Iwi leaders from around the Waiariki region want to make the most of their combined fisheries assets for both domestic and international markets.
Potential aquaculture opportunities have been identified for development and were discussed at a hui in Rotorua.
This discussion was not just limited to the iwi leaders of the Waiariki region, as Te Arawa Fisheries chief executive Chris Karamea Insley explains.
"We also had iwi from across the country and we had people from the First Nations in Canada and other parts of the world joining us, to review a piece of work that we've been doing for the past six months, to have a look at what the prospects and opportunity for aquaculture are."
Going through what some of those opportunities look like after reading the first report, Karamea Insley says, "There are species of fish that we know and the technology has been well developed, so they [experts] have assessed there is a strong demand for some of these species like the mussels that are being grown by Te Whakatōhea, but there are also Kingfish species and a variety of other species.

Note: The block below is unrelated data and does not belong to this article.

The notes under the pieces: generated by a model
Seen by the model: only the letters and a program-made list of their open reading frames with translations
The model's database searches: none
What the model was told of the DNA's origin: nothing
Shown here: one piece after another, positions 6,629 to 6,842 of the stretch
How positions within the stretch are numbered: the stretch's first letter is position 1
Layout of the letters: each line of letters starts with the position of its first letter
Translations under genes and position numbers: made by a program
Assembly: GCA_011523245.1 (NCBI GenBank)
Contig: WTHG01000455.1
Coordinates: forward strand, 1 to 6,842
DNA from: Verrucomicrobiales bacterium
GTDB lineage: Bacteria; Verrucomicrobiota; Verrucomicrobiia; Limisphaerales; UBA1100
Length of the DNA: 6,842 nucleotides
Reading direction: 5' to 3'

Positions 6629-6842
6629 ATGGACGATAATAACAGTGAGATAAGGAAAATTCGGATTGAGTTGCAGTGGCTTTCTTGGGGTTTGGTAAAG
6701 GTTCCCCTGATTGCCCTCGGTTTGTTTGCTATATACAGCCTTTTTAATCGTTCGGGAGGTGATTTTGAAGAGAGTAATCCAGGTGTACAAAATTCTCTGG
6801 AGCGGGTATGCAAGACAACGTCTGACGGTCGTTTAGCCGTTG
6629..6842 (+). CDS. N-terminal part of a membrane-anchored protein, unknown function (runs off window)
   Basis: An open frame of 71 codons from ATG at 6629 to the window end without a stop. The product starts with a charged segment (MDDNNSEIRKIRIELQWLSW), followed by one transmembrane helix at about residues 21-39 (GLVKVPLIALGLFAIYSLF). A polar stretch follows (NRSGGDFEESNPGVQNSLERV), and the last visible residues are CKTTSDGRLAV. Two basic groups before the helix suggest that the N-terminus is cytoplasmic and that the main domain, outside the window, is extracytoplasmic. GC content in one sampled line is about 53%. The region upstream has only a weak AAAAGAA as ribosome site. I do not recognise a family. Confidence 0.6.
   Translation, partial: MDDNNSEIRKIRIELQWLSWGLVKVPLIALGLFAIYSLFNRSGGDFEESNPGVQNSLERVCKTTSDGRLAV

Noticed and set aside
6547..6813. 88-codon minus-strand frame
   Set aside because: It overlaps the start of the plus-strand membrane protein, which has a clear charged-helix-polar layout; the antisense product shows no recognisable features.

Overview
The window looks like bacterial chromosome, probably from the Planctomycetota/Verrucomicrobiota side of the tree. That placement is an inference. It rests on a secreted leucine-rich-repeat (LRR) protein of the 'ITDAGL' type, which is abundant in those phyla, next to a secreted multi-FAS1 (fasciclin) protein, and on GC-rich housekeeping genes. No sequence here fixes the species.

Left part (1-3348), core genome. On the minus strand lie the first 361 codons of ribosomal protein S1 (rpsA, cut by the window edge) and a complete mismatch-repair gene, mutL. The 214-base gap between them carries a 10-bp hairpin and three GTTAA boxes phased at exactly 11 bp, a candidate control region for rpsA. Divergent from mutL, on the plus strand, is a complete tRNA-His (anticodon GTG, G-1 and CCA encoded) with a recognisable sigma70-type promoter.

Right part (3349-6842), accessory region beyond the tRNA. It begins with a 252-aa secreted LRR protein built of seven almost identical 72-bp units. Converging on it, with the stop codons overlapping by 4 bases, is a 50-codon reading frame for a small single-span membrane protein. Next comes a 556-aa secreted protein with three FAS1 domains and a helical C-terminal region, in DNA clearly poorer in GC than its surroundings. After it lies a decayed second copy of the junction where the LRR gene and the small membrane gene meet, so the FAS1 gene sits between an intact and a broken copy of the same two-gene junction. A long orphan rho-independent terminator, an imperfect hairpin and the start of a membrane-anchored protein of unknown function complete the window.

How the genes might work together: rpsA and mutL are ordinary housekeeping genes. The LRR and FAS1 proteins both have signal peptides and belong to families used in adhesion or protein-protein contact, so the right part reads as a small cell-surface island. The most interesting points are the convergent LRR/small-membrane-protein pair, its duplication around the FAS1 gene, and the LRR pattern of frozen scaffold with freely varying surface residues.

"Really the point now is how do we refine that and do all the heavy lifting to refine that down to one of the priority areas for us."
Chris also took some of the lessons people from around the world have learned. "Wild stock fisheries are under threat: They're either being overfished or affected by climate change or some other drivers have been affecting the availability. It isa no brainer that we have to look at alternative sources of protein because the demand for protein around the world has gone up.
"We stand to benefit from everything that our own whānau have learned over the past 25 years or so; that helps us inform what we could or should not be doing."